He’s been leading the call for progressive change with organizing meetings, block parties, and listening sessions. He’s heard what neighbors in the 40th Ward have to say, and it’s this: It’s time we stopped dividing our neighborhoods and settling for less from our leaders. It’s time we demand the type of transparent and accountable local government we deserve.
When we stand together as neighbors, building an engaged, grassroots community of citizens, we have the power to make that change real. Together, we can build a city that works for everyone. Let’s start here in the 40th Ward. Let’s build a movement designed not just to win an election, but to leave a legacy of sustainable governance, and create a model for other Chicago neighborhoods to follow.
Andre Vasquez is running for Alderman because he believes that this is Our Ward, and Our Moment. He’s running because it’s our time to take our city back.
Tim Thomas, Village of Oak Park Trustee
Tim Thomas is a native of Indianapolis, Indiana. He relocated to Illinois in 2003 to work for the Service Employees International Union and eventually settled in Oak Park in 2011. Tim is a graduate of Vincennes University.
Tim Thomas has been an activist for social justice, civic engagement and progressive politics for over 20 years. He has been an advocate for fair tax policy, immigration reform, workers’ rights, restorative justice, aging in place and mental health reform.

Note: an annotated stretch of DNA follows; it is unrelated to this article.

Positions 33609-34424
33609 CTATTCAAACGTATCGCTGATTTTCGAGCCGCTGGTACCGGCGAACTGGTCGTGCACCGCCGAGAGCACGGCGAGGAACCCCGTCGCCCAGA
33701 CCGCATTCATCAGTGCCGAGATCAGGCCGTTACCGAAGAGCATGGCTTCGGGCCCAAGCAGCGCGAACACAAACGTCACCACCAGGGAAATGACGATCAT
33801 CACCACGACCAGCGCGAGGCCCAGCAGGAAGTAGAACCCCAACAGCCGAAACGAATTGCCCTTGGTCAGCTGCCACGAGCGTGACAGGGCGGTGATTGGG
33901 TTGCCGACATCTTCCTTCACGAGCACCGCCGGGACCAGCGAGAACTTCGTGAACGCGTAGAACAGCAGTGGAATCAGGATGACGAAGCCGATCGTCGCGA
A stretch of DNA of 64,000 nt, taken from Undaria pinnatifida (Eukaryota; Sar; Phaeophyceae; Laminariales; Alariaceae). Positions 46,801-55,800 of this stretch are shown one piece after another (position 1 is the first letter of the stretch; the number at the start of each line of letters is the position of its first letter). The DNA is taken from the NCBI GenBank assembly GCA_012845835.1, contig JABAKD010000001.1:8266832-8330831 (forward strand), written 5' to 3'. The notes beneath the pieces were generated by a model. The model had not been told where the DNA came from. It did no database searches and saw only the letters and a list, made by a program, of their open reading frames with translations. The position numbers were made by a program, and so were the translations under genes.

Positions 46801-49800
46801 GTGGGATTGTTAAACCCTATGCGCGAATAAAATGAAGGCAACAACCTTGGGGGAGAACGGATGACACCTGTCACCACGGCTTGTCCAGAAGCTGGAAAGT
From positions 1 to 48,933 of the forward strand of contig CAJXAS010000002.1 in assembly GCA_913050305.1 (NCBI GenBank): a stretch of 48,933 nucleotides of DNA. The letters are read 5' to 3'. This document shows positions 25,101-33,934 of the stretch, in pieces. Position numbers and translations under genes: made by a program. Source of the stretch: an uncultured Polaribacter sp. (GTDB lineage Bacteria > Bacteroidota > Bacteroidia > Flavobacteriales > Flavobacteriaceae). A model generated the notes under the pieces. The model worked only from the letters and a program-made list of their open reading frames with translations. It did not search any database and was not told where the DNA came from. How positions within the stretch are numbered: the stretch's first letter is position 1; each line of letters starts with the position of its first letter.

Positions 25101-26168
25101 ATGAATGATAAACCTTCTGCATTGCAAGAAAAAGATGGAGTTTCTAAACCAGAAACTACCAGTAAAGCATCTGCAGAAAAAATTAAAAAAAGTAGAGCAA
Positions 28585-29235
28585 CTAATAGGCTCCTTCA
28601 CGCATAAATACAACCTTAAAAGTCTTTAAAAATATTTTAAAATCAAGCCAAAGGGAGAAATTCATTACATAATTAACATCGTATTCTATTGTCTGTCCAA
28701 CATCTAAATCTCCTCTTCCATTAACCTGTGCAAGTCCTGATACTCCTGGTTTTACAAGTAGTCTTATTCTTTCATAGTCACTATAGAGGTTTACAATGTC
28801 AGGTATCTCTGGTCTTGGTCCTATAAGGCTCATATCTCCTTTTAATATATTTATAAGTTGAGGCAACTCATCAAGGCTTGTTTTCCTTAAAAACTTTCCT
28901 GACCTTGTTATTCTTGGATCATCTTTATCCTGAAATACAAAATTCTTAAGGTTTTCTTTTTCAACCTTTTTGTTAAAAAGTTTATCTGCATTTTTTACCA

Tim is a longtime union leader and activist, serving in several elected and appointed positions with local chapters of the Service Employees International Union (SEIU) and the United Auto Workers (UAW), two unions well known and respected for their commitment to advancing progressive goals and economic justice in America. Tim is currently employed at Ford Motor Company as a Global Ford Production Systems Coordinator, coaching continuous improvement standards.
Tim is also a member of Chicago’s Westside NAACP, an executive board member and policy chair of Americans for Democratic Action (America’s oldest liberal policy organization), a former Chair of West Cook Democracy for America, and a member of A. Philip Randolph Institute, West Cook Democratic Socialists of America, and Coalition of Black Trade Unionists.
Candidates for office seeking Chicago DSA’s endorsement should fill out this form to begin the endorsement process by 12/31/18.
Candidates who apply for endorsement will receive our candidate questionnaire (due 1/5/19). After they return their answers, the Electoral Working Group will vote on whether to interview candidates. Selected candidates will be interviewed by the Electoral Working Group by 1/13/19. The Electoral Working Group will vote on recommending an endorsement by 1/16/19, then the Executive Committee of Chicago DSA will also vote on recommending an endorsement. If a candidate receives one recommendation, they move on to a vote by the full membership by 2/6/19. A 2/3 vote to endorse by the membership is needed to receive an endorsement.